Gospel Jn 11: 45-56. To gather together in unity the scattered children of God..
We love heroes and are constantly inventing new ones. On screen, in politics or in our personal lives we idealise the unfortunate victims of our heroic longings. We don’t believe ourselves to be heroes: we know ourselves too well but to make sense of life we should try to see the heroic myth that is enacted in everyone’s experience. Lent may not have made us feel like spiritual superheroes, hopefully, but to understand the Easter story that we re-enter shortly we need to understand this archetype. The crucified Jesus seems a strange choice as hero except as a kind of anti-hero conspicuous for his failure. But certainly not a Superman.
My favourite hero is Gilgamesh (2000 BCE), King of Uruk in Mesopotamia. We meet him in the oldest work of literature. Like us he is two-thirds god and one third human. Because he is an oppressive ruler the gods send a wild man, Enkidu, to correct him. They fight. Gilgamesh wins but they form a perfect friendship. They go off on heroic quests and in so doing anger the gods who take Enkidu’s life. Gilgamesh leaves on a solitary and dangerous journey to find the secret of eternal life. He fails but is taught the wisdom of mortality: "Life, which you look for, you will never find. For when the gods created man, they let death be his share, and life withheld in their own hands". He returns home, wiser, humbler and a better ruler.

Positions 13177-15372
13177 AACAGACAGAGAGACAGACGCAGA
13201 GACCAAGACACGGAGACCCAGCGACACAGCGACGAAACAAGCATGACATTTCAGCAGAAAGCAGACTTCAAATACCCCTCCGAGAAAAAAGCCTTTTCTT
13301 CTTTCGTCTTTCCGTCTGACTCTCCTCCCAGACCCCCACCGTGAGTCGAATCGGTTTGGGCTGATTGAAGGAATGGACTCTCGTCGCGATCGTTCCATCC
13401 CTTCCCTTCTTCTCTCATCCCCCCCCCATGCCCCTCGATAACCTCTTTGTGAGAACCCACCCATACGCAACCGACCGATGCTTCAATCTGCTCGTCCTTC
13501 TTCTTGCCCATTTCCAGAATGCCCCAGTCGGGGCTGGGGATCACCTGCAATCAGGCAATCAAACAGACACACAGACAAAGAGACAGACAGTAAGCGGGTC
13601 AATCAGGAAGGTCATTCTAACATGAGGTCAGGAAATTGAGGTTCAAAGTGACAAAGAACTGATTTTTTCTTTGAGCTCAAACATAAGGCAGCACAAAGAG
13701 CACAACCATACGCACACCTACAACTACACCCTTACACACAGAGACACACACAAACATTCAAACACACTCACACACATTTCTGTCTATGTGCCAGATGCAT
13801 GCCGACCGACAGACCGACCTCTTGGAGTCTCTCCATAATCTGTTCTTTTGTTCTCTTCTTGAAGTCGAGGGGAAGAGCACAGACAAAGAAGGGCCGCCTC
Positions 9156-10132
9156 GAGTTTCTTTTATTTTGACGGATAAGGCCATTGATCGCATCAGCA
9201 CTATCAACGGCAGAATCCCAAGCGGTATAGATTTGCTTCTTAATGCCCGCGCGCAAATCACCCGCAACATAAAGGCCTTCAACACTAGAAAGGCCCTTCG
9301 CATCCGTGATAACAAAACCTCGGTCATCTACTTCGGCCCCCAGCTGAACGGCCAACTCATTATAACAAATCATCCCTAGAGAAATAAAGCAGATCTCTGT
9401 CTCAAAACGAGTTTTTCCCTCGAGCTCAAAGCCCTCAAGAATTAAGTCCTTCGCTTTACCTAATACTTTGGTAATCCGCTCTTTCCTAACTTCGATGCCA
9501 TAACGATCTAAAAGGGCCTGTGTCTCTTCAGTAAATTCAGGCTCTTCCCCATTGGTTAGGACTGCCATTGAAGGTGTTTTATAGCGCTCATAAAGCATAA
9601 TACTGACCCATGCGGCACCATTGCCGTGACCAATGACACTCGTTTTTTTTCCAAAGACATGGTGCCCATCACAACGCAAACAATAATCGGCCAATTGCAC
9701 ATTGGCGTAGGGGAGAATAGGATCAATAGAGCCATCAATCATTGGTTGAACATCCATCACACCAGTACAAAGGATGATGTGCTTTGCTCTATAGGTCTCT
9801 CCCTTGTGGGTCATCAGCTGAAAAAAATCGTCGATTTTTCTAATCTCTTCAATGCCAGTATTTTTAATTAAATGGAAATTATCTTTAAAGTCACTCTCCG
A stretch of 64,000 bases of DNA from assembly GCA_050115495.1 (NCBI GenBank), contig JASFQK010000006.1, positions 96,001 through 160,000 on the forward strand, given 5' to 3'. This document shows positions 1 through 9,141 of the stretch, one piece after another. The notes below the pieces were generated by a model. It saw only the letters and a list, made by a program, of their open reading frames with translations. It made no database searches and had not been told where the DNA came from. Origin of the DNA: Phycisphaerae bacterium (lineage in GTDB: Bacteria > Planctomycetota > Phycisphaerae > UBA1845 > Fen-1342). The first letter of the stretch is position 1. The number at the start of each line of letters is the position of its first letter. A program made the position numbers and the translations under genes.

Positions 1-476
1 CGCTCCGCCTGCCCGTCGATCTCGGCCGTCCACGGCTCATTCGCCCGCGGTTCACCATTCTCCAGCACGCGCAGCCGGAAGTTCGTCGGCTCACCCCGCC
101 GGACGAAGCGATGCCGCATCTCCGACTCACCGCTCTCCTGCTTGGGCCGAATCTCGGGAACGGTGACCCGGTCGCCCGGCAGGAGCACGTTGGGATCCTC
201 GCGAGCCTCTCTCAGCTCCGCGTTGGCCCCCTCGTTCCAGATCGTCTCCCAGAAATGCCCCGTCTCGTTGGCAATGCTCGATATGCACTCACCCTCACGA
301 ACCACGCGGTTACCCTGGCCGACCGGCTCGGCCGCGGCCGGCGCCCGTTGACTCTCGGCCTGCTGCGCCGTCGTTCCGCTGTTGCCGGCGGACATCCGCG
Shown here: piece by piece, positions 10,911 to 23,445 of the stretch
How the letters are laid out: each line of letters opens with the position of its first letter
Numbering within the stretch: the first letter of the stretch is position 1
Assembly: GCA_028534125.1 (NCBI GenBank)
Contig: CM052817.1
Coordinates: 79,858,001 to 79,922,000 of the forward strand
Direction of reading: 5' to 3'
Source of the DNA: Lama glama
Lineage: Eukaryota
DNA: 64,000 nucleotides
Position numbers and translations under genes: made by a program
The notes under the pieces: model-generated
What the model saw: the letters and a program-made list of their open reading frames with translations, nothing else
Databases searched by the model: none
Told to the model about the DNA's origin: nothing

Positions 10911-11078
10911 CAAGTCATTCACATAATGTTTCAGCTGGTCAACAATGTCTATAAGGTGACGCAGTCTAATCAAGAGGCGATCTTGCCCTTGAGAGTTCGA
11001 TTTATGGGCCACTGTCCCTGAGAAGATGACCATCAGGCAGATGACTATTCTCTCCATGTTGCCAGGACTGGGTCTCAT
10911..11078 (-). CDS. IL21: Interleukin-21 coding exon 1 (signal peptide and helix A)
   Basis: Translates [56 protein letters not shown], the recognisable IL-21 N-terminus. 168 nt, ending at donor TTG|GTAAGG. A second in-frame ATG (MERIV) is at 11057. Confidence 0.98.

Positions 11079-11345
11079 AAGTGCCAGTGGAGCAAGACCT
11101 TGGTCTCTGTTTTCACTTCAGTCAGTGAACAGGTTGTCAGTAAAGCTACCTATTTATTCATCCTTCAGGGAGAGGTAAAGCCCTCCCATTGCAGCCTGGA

Three essential elements of heroic meaning are reflected in this story of Gilgamesh: separation, initiation and return. Our Superman heroes distract us from the heroic meaning that ennobles even the most ordinary-seeming life. They express huge ego-inflation, the fantasy of power and domination. They are not teachers and revealers of our truth but dressed-up fantasies demanding worship. Like the old gods, who are continually taking new shapes in human cultures, they dominate and exploit us but they are co-dependent on the offerings we bring. Without our worship and sacrifices  they fade away like old movie stars.
Gilgamesh helps us to understand the story of Easter if we see that Jesus is not a superhero or a god; but he shows what human life means more completely than any myth or work of fiction. Yet, like every human being discovering who they are, where they come from and where they are going, he separates progressively. Ultimately, he detaches from everything. With each degree of separation that we endure we also pass through an initiation. Death is the ultimate initiation. We bounce back - return – after each cycle. The ultimate return which transcends the cyclical process is the Resurrection.

Laurence Freeman
Lenten Reflections 2021